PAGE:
But the emptiness of the election is not only a result of the blow to federal authority during the Covid response. It is also coming from the difficulty either party has in tackling the one issue dominating the electorate’s attention in this campaign, the cost of living.
What we are seeing in the current spike in inflation is the breakdown of a long running, silent, ‘social contract’ that in return for stagnant wages, prices would stay stagnant as well. Yet this is clearly difficult to grasp. In a piece in The Australian written the day the election was called, a journalist breezily declared that it would be nonsense if the government was penalised on the economy since it is the best it has been for many years and an accompanying graph showed that, yes, by all the metrics, the economy is looking in excellent health—except, unfortunately, the one that most of the electorate will care about. For the first time this century, and likely some time before that, the electorate is going to the polls with falling real wages. It would seem then that any party that can tap into cost-of-living concerns, and Labor is giving it a go, should have it in the bag.
However, there are two barriers to either party picking it up. The first being that the obvious response to falling real wages is to increase bargaining power to raise them and no major party is willing to propose that—least of all the party that was formed on the back of it which now has that rare thing, a leader from the party’s left who seems intent on making that as meaningless as possible.
However, there is a more important, subtle, reason. The supply-side shock from the extreme act of political will in shutting down the economies to defeat Covid, and the energy shock from the extreme act of political will in extricating a key G20 economy from the world economic system to defeat Russia, have had the active support of both major parties. Hence the source of the current inflation and the economic turbulence must remain a mystery (the Reserve Bank claimed that raising rates was necessary due to rising wages, it would be nice if it gave evidence to support this).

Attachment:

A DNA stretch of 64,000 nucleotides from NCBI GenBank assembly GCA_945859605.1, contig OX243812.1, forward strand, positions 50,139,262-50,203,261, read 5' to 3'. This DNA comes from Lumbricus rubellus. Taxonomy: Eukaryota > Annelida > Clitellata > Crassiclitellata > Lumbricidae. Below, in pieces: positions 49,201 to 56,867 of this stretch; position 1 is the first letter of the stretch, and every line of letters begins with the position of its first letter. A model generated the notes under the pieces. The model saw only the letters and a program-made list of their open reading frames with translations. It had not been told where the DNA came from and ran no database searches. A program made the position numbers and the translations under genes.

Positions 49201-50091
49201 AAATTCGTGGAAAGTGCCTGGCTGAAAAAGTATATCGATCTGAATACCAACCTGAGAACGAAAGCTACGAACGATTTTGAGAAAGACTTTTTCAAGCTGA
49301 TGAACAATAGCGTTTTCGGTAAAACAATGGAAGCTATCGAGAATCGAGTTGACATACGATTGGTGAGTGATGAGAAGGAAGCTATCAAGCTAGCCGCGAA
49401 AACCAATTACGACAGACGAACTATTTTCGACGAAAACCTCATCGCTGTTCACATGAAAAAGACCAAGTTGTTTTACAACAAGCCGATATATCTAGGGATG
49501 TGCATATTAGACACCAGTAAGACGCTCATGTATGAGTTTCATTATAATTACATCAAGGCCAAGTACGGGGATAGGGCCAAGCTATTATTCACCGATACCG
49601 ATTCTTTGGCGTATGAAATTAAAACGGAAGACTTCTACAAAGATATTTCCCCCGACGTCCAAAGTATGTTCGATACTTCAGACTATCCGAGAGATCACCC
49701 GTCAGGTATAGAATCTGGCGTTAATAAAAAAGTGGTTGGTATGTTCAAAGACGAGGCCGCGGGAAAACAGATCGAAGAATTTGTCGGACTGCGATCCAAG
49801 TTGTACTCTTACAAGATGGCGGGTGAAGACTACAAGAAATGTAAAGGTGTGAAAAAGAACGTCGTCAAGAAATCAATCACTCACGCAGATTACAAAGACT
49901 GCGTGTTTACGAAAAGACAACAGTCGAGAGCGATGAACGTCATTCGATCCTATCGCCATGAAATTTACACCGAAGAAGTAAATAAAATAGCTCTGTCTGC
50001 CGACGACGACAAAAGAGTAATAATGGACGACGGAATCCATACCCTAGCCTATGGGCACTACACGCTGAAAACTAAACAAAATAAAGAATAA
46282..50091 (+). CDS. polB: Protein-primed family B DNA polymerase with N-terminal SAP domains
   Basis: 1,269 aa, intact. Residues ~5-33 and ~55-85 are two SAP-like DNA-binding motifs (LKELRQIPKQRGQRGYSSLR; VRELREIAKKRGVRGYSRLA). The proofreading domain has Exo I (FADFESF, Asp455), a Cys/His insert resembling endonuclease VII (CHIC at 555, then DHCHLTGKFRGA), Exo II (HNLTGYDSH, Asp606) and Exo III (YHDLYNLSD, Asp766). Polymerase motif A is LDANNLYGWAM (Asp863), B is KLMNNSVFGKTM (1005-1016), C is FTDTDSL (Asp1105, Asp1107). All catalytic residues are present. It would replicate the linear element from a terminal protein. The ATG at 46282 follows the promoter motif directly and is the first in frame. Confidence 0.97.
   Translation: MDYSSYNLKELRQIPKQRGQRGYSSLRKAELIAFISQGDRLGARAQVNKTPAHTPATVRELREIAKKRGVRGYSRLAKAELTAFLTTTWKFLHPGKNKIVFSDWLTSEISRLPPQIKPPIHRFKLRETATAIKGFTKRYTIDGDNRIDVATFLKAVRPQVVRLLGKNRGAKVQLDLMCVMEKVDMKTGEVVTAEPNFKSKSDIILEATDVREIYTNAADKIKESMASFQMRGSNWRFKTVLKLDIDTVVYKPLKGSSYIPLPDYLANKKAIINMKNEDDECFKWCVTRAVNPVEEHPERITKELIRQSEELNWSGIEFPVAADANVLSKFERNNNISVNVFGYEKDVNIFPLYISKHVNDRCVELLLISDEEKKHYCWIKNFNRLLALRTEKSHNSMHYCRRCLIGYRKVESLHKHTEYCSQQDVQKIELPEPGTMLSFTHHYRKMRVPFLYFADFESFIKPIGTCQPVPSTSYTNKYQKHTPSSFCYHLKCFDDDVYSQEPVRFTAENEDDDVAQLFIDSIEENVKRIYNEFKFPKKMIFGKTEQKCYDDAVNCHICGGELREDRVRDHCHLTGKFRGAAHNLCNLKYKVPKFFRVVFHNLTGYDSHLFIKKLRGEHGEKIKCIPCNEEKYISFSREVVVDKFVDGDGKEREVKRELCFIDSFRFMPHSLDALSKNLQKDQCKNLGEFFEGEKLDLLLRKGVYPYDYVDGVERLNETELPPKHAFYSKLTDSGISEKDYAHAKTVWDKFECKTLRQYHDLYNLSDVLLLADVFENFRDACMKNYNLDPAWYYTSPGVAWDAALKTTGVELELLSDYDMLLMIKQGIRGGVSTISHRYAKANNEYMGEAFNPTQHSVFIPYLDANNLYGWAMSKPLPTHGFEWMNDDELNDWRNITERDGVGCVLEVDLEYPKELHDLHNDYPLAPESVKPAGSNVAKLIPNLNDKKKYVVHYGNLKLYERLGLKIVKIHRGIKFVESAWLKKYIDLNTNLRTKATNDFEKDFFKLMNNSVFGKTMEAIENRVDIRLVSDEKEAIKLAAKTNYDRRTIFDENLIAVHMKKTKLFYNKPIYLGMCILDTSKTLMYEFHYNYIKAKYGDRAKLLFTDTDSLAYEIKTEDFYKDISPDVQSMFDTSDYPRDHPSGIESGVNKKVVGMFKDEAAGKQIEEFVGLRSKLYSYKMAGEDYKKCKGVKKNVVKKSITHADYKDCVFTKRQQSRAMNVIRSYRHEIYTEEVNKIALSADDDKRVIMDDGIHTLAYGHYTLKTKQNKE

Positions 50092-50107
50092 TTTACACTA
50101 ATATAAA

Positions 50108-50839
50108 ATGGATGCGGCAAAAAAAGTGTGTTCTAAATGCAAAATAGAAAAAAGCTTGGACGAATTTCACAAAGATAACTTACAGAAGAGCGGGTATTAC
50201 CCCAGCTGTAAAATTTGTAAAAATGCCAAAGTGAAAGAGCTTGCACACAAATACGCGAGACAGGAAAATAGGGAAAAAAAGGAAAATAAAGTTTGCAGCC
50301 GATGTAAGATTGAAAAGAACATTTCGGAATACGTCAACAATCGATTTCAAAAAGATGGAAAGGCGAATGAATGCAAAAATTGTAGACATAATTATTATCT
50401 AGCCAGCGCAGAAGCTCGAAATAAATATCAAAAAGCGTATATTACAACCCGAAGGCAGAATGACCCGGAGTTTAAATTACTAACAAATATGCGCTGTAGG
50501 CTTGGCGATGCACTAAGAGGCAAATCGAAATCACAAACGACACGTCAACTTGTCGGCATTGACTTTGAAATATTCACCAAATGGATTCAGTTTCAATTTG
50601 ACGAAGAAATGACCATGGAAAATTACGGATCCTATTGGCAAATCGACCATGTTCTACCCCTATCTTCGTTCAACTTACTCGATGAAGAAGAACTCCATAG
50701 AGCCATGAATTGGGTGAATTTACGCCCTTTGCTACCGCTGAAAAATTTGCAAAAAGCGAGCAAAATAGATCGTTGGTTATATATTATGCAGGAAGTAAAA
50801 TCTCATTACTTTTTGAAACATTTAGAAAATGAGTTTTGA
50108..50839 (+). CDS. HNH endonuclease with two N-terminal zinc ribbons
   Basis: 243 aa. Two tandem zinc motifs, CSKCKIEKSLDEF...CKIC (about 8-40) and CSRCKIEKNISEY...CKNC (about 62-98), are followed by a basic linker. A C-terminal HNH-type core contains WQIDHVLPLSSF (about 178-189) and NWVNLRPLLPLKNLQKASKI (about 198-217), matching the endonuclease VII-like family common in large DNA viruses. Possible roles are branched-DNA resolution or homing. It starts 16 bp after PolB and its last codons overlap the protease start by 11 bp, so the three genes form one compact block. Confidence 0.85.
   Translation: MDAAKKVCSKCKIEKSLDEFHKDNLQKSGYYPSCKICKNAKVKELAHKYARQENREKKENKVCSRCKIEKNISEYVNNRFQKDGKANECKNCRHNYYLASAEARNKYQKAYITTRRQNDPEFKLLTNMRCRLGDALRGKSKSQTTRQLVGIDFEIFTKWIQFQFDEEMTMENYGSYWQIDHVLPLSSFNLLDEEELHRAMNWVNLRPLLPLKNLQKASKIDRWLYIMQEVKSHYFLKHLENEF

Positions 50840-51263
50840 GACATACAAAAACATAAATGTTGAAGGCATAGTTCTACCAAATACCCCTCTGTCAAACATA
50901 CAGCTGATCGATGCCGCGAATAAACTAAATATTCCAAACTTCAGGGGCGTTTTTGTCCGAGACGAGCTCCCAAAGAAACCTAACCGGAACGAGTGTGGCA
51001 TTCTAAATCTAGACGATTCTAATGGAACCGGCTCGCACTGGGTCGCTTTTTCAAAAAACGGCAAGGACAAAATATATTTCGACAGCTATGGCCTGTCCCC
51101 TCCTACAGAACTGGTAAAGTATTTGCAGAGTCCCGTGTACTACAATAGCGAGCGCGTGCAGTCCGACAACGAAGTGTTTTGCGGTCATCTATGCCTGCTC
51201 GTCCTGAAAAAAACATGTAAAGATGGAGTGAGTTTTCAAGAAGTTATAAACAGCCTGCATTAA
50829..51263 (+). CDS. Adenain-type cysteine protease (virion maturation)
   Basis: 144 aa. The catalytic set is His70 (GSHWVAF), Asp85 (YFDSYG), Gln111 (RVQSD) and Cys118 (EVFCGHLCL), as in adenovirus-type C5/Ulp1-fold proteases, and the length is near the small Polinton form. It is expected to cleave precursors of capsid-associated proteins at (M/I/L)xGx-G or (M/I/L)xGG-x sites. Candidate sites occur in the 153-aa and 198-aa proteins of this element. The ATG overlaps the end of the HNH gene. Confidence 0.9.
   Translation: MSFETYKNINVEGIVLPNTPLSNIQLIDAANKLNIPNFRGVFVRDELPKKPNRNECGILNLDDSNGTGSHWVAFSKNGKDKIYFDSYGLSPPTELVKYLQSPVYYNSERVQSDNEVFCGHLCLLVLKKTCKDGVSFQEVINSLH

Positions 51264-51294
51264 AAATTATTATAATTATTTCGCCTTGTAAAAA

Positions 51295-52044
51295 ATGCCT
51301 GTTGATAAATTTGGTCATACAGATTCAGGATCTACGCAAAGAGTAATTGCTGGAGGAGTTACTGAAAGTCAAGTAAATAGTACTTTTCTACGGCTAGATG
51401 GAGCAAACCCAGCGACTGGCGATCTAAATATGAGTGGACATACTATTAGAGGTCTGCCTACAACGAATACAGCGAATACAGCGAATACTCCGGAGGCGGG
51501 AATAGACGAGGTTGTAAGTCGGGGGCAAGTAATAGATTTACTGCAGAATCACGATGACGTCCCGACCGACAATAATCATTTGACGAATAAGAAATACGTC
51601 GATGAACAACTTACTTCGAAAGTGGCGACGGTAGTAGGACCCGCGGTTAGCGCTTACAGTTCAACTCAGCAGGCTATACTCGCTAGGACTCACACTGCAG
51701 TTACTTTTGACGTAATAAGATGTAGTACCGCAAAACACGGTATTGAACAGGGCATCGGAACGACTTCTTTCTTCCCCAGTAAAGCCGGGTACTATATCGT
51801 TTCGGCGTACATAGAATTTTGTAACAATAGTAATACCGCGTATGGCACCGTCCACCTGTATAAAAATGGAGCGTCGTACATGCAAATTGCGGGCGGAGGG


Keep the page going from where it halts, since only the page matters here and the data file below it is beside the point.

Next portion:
The implication for the political establishment of the current hit on cost of living is already being seen in populist movements in the US and France and it played a part in the landslide re-election of the populist government in Hungary. It suggests the potential for a second, more virulent, populist wave to come.
In Australia, populism is for now in the shambolic hands of One Nation and the United Australia Party so discontent is likely to continue to be expressed in the downward drift of the primary votes of the majors (the LNP is now polling the lowest primary that major non-Labor parties have ever achieved in elections). This decline of the majors’ primary votes asserts itself in the destabilising and undermining of their once safe seats. But the independents that emerge tend to be high-minded folk that are almost the antithesis of populism.
The current crop of ‘Teal’ independents complete the transition begun in 2010 from candidates simply representing their local area and to those who make a criticism of the inadequacy of the political system as a whole, especially on its inability to tackle issues like climate change. Indeed it is even possible to detect in the current support for independents a displacing of support from Labor on the hope they will reform and revive the political system.
Yet as we all know, they will not.
The author is an analyst who writes the Piping Shrike blog, a perspective on Australian politics.